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Students are facing a 33pc rise in the interest rates they accrue on their loans as a result of rising inflation.
Each year, the official March inflation figures are used to set the student loan rate taking effect from the following September.
Today’s announcement that inflation, as measured by the retail prices index (RPI), was at 3.1pc in March means some students will be charged as much as 6.1pc on their loans.
Under rules introduced in 2012, annual interest of RPI plus 3pc is charged on student loans as they are built up while studying.
Once you graduate and begin working, the interest rate sits between RPI and RPI plus 3pc, determined by a sliding scale depending on your earnings.
As a result, those earning £21,000 or less will see their loan increase by 3.1pc, while loans held by those earning £41,000 or more will grow by 6.1pc.
Based on inflation in March last year, interest is currently accruing at up to 4.6pc, meaning September’s rise will be equivalent to a 33pc increase.
You begin paying off your student loan when you earn £21,000 a year, paying 9pc of earnings above that threshold.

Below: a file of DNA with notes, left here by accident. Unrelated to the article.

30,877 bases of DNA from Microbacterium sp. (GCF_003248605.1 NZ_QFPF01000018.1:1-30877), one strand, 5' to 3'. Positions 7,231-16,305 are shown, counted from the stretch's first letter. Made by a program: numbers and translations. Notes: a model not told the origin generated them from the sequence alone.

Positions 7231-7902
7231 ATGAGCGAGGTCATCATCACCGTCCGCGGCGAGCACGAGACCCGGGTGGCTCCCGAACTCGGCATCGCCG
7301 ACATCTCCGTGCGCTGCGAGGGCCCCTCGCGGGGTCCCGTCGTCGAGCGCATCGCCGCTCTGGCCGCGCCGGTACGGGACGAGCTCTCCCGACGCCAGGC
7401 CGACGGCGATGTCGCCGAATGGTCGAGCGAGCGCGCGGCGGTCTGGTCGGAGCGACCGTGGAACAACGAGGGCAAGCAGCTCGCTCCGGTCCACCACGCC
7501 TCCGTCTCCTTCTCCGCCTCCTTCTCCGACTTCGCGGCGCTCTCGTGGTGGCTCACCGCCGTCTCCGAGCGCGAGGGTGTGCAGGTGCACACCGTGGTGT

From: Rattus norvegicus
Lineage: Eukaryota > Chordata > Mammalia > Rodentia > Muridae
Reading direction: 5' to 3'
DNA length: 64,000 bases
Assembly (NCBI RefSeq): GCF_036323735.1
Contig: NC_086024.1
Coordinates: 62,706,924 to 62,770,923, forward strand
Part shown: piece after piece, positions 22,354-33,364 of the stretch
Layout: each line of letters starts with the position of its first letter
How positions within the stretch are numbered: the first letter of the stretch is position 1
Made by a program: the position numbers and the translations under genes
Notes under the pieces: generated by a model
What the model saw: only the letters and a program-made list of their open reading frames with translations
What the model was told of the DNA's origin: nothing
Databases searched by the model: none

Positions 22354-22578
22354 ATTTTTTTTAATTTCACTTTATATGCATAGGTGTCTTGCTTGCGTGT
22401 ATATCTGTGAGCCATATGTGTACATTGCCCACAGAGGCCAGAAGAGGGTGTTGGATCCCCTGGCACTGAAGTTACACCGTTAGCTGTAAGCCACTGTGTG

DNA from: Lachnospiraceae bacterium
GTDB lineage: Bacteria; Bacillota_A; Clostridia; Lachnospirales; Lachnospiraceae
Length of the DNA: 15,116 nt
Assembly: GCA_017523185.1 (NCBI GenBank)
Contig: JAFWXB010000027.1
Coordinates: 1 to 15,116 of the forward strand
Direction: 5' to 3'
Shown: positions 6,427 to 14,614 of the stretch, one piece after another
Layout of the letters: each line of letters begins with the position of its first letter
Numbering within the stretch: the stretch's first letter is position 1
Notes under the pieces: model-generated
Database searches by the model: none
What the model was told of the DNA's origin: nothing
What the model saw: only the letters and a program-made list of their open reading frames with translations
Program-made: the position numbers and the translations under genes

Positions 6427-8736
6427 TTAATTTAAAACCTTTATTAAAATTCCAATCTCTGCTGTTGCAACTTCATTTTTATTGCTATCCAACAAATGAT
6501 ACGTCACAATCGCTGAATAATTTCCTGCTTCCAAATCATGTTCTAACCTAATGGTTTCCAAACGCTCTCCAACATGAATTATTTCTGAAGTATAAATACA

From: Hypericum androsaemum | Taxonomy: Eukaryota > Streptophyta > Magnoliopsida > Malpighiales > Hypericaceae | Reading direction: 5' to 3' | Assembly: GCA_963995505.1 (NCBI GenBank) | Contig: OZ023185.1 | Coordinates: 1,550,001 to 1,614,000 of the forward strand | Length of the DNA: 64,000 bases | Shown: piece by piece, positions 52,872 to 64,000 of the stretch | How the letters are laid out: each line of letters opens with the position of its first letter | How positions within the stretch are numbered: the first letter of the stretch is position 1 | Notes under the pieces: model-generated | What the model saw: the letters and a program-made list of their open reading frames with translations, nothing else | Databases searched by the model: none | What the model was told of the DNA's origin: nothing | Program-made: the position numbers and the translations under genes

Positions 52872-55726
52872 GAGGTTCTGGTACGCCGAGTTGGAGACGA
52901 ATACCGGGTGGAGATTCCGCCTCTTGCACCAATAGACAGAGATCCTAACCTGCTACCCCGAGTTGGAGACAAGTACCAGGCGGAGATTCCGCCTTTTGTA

The latest increase to the interest rate means someone with a £40,000 debt would have to be paid just over £48,000 a year before they earned enough to pay off the loan rather than simply service the interest. Under the current rate, the same person would have had to earn £43,000.
The rate increase applies to people who started university after 2012. This cohort of students was the first to pay fees of up to £9,000 a year and many are expected never to pay off the full amount. Loans expire after 30 years.
If you took out a student loan between 1998 and 2011 the system is different. The interest rate on these loans is to stay at 1.25pc. This is because for these loans the interest rate used is the lower of RPI or the Bank of England base rate plus 1pc.
For these students, repayments will be taken automatically once they earn over £17,775 a year, up from £17,335 currently.
Jack Butler, of Save the Student, a money advice website for students, said the increase was “worse than expected”.
He said: “It demonstrates that the interest on loans under the new system is far too high and should be reassessed.”
He added: “Students need to remember that it’s highly unlikely they’ll pay off their full loan debt before it’s wiped 30 years after their graduation and no repayments need to be made until they earn over £21,000 per year after graduation.
“So in reality, this increase is just adding to the massive amounts of accumulative student loan debt that the government will never see.”
A Department for Education spokesperson said: “Our student funding system is sustainable and fair, with affordable loan rates based on income. This means no individual will see their repayments rise as a result of interest rates increasing.
“Rates are set each year in September and are not confirmed before then.”
Use Telegraph’s Money calculator to see whether it’s worth you payingoff your student loan early.[“Source-telegraph”]